10/07/2015 02:18 EDT | Updated 10/07/2016 05:12 EDT

How I Coped Through Illness and Injury

Two months ago, I was in a car accident. I was rear-ended at 60kph by a guy driving recklessly behind me. This split-second action threw me into a tailspin of injuries, endless medical appointments and insurance headaches galore.

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Two months ago, I was in a car accident. I was rear-ended at 60 kph by a guy driving recklessly behind me. This split-second action threw me into a tailspin of injuries, endless medical appointments and insurance headaches galore.

During the first month following the accident, I decided to lay back and rest to allow myself heal from my initial injuries -- namely a concussion and soft tissue damage to my neck, shoulders and back. This process presented a number of challenges, not the least of which was patience during my recovery.

Two months in, I figured I was healed and somewhat "back to normal." What I learned today is that my body is so out of whack from the accident that it's had a knock-on effect to almost every body system imaginable. After a complete physical and emotional breakdown these past couple weeks and having no idea what was happening to me, I underwent testing and learned there are specific reasons why this is going down. Turns out my adrenals are shot to hell, which is impacting my emotions, sleep and ability to manage stress. Not ideal, I think you'll agree.

To have this bombshell dropped two months into my recovery is frustrating to say the least. It isn't easy and I know I'm not sugar-coating any of this. The good news? I do have a choice.

I could mope around and feel sorry for myself... I did that, and it sucked.

I could be angry that all of this has been caused by the reckless actions of another person... I have been there. It ain't pretty and it doesn't make me feel any better.

Or I could choose to grow and learn from this.

And today, I'm choosing to share what I've learned about coping through illness and injury in the hopes it will help someone else going through similar challenges.

Reach out to family and friends

This is paramount to your recovery. Reach out to those close to you to let them know what happened and, for the love of all things holy, allow them to help you. I found myself to be surprisingly good at the first part of this equation and absolutely dire at the second. Receiving help has been tough for me. This is a big lesson and one that I've been slowly but surely working on.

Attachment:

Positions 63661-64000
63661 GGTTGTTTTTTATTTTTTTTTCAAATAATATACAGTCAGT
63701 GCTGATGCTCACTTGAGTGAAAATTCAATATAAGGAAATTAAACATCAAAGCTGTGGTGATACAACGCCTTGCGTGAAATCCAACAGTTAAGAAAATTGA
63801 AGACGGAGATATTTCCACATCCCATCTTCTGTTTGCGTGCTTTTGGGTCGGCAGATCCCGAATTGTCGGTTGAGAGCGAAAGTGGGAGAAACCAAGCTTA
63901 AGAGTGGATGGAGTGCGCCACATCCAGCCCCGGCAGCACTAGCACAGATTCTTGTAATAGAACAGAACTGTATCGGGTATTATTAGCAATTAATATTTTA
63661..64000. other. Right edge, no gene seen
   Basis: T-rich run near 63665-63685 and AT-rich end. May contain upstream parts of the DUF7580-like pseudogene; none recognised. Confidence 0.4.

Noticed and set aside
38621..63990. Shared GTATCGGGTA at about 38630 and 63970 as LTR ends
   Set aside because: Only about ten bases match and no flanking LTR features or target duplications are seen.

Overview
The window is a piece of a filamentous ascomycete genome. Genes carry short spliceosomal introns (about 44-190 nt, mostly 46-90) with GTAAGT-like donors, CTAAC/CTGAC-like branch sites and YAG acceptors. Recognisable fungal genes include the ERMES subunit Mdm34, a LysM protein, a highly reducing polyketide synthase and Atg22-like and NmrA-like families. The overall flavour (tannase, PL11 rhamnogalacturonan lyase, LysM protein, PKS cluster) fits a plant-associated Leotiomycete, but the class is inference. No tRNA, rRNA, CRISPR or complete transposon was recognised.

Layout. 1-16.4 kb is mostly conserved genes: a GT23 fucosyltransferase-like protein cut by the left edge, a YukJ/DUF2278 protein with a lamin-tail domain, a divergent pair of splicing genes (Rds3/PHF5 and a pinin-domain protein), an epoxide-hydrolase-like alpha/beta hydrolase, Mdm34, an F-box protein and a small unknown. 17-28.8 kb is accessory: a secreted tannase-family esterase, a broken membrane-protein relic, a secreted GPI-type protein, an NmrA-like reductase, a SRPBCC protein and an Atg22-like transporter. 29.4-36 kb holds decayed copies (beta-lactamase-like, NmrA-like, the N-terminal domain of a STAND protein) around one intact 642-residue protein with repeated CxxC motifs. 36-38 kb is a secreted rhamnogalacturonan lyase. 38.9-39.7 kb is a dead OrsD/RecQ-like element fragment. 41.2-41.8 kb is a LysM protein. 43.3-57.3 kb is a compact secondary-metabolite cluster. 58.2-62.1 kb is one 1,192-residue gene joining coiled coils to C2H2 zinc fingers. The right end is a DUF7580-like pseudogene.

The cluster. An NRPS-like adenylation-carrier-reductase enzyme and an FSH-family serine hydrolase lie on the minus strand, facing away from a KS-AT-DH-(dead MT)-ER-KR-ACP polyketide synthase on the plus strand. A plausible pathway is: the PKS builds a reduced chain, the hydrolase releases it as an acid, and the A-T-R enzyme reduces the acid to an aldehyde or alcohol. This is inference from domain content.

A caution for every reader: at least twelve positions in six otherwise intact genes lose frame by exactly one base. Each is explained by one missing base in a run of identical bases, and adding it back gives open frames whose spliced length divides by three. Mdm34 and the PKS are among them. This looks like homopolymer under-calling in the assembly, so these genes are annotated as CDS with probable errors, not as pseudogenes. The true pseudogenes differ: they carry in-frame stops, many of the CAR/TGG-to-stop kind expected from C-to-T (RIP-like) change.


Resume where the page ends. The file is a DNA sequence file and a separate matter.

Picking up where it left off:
Be patient and go easy on yourself

Healing takes time. Understand this may not be a get-over-it-quick situation. Our bodies are so fragile, so be patient with yourself as you recover. This has been a revelation to me given my usual go-go-go let's get sh*t done mentality. Given that recovery takes time, also be aware that not everyone understands this and therefore you may receive thinly-veiled scorn that can be verbalized in a number of ways but loosely translates to, "That was 2 months ago, aren't you over it yet?" One narrative rattling around in my post-concussion brain? "No. I'm not over it. I'm healing. It takes time. Deal with it."

Take the time to find the meaning

This one really p*ssed me off at first. I was rear-ended, concussed and hurt in my brand new car I had purchased just five short weeks prior. It had taken me so much courage to get back behind the wheel and here I was in the aftermath of a car accident -- facing my worst nightmare -- through absolutely no fault of my own. How was this fair? Why now? Why my brand new car? I asked the question out loud as I was driving back from one of my numerous medical appointments and I heard the answer loud and clear. "It had to be your car to get your attention."

What the hell? Where did that come from? But I knew it was true -- it was, as my friend Kim says, a spiritual sh*tstorm. I had needed to make changes in my life and business for quite some time. This was a way that the universe, God, fate -- whatever word you want to use, it doesn't really matter -- gave me the chance to stop and think things over. I was given a concussion, where the treatment is -- do nothing. Don't read a book. Don't watch TV. Don't go outside. Nothing. The only thing I could do was to lie in a darkened room and mull over my life choices. Coincidence? I think not.

Give yourself what you need

As you're healing, your emotions are going to change wildly and your needs will vary greatly from one day to the next. One day you're more than happy to have friends come over and help you. Other days you want to close the blinds, not see another living soul and marathon season one of Gotham until you fall asleep on the couch. Neither way is right or wrong. Listen to your body and give yourself what you need. If you can keep up your spiritual practice, that's awesome. If you would rather have a tooth pulled than meditate, then don't force yourself. And another tip -- watch your emotions. For me, my emotions going completely haywire were a sure sign to reach out to my team of medical practitioners and check myself in for testing. This is how we discovered the adrenal issues. Your emotions are trying to tell you something. Listen.

One final thought. One I am repeating to myself every hour, on the hour:

This too shall pass.


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